Whatever you do, AVOID any Lanna Thai/Northern Thai dinner theaters.

    Enjoy the jungle trek. Keep in mind that on any organized tour you will either be seeing a tourist-friendly “hilltribe” village where the locals are probably hard at work in the city and dress up for you for $$, or a totally rotten, opium-infested hellhole. Inevitably your Thai guides will explain to you that the government helps the tribes, but won’t help the drug addicts. To see the real deal, you’ve got to get off the bus routes entirely.

    Overnites on Thai trains are not too bad, just don’t expect the Eurostar.

    I didn’t go to Sukhothai but I did see Ayutthaya. I would really strongly suggest getting a good guidebook and reading up on what you’d like to see. Ayutthaya is a total ruin (no commemorative plaques, no interpretative exhibits) so it’s much better if you know what it is you’re seeing. Please don’t trust your tuk-tuk “guide” to know anything substantial. Also… don’t try to walk the whole thing if it’s hot. I did, and I was sorry. There’s a huge reclining buddha that’s very cool.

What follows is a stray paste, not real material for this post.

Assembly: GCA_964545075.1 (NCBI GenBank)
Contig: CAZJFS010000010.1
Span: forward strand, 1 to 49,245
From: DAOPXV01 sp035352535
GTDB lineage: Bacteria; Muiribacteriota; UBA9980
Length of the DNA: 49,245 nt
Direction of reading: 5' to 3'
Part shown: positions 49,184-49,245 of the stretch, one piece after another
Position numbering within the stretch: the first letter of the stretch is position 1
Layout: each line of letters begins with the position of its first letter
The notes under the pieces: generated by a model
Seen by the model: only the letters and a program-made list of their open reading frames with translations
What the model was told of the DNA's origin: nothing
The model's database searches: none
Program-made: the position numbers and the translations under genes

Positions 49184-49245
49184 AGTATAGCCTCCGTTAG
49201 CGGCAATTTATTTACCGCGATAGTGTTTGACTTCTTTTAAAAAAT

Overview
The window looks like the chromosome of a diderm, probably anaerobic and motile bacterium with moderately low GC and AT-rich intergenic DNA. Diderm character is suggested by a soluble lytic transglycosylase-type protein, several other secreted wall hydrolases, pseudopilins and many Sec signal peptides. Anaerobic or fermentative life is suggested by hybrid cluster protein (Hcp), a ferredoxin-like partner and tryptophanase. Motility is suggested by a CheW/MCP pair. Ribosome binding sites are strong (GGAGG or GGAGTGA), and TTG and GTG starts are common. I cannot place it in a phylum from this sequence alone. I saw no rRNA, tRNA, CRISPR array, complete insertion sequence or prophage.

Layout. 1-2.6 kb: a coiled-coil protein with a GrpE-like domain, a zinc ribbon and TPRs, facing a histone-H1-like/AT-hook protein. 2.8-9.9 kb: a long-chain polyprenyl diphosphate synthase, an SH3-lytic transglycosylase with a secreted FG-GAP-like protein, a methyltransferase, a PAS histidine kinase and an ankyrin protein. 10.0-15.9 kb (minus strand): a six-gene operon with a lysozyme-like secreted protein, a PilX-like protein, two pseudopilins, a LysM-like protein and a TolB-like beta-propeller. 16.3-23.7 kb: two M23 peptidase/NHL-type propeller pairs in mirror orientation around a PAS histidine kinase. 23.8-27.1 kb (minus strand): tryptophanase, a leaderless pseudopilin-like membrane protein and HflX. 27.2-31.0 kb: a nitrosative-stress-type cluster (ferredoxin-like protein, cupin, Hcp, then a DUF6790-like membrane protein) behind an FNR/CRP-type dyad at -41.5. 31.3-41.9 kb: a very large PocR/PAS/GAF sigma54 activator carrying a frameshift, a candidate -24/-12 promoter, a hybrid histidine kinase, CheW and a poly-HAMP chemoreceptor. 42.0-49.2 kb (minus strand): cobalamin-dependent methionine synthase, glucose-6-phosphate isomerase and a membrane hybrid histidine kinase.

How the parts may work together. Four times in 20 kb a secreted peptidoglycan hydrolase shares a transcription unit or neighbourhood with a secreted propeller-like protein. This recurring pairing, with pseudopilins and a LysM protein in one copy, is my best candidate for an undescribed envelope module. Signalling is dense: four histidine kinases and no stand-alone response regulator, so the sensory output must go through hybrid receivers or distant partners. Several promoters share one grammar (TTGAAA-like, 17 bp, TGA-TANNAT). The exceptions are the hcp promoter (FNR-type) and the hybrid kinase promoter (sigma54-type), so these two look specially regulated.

I didn’t see much time for staying in Bangkok, which is too bad because I think it gets a really bad rap from most tourists. Here’s why: Bangkok’s red light district is called Patpong, and it’s where the city’s largest night market is. There is nothing you want to buy at the night market. Patpong is a hole and it’s full of sex tourists and regular tourists who should have been given better advice. Once you get past the novelty of seeing young girls on the street with numbers pinned to their dresses for easy selection, it’s a sad and desperate place. As you are an Asian-looking woman with a Western-looking man, people will assume you’re a hooker and Jon is a john. Unless you’ve always wanted to see young girls shoot ping-pong balls or smoke a dozen cigarettes from their nothings, skip it!